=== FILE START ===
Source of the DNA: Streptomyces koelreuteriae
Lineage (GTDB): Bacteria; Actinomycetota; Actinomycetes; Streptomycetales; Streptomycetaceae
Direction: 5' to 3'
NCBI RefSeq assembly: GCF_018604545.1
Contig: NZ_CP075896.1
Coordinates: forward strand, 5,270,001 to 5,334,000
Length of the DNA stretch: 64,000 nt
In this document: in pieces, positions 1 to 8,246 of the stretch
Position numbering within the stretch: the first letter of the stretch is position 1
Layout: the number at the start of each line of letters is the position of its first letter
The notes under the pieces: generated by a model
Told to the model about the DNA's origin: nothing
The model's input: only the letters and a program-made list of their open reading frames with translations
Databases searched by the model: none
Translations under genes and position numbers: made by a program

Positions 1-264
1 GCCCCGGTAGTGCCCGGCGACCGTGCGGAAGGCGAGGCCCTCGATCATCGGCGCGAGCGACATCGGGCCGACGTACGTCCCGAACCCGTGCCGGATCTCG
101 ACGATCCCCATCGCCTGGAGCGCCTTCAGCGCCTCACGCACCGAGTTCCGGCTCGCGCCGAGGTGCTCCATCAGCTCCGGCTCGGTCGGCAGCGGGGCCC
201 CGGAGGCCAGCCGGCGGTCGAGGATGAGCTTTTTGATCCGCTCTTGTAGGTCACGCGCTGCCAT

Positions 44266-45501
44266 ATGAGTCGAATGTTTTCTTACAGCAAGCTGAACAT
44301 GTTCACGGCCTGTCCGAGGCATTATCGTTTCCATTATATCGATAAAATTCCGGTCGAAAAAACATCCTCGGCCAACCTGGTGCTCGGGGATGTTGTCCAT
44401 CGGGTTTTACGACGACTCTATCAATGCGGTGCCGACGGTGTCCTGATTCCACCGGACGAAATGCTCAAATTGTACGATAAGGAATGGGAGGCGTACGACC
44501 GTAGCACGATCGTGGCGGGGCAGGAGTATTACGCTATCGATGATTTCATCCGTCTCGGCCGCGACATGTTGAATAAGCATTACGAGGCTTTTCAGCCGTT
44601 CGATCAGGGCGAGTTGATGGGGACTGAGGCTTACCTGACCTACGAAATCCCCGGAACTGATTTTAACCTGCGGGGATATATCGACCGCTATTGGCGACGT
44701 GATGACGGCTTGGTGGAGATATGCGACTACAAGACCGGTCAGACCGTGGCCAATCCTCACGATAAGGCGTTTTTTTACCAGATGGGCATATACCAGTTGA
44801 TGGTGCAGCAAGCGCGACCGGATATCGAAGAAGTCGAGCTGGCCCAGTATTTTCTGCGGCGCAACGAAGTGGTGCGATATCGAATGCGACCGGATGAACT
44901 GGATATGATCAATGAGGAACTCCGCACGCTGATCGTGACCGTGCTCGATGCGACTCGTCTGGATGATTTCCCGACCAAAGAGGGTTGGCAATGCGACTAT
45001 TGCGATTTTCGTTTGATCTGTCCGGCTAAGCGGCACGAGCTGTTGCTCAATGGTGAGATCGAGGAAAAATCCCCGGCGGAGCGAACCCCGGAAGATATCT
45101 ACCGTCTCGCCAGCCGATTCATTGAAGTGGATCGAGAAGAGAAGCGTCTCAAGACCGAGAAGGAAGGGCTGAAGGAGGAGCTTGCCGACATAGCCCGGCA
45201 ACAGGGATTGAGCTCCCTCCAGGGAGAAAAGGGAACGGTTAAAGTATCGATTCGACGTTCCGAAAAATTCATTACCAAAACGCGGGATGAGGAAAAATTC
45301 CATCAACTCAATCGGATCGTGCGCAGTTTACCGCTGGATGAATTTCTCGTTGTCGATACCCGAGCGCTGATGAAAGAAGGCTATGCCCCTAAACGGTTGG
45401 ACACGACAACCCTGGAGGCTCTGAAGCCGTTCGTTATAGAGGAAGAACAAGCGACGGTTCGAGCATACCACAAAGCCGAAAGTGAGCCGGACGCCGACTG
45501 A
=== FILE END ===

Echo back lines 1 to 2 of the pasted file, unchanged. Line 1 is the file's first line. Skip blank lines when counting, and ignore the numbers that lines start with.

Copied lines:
Source of the DNA: Streptomyces koelreuteriae
Lineage (GTDB): Bacteria; Actinomycetota; Actinomycetes; Streptomycetales; Streptomycetaceae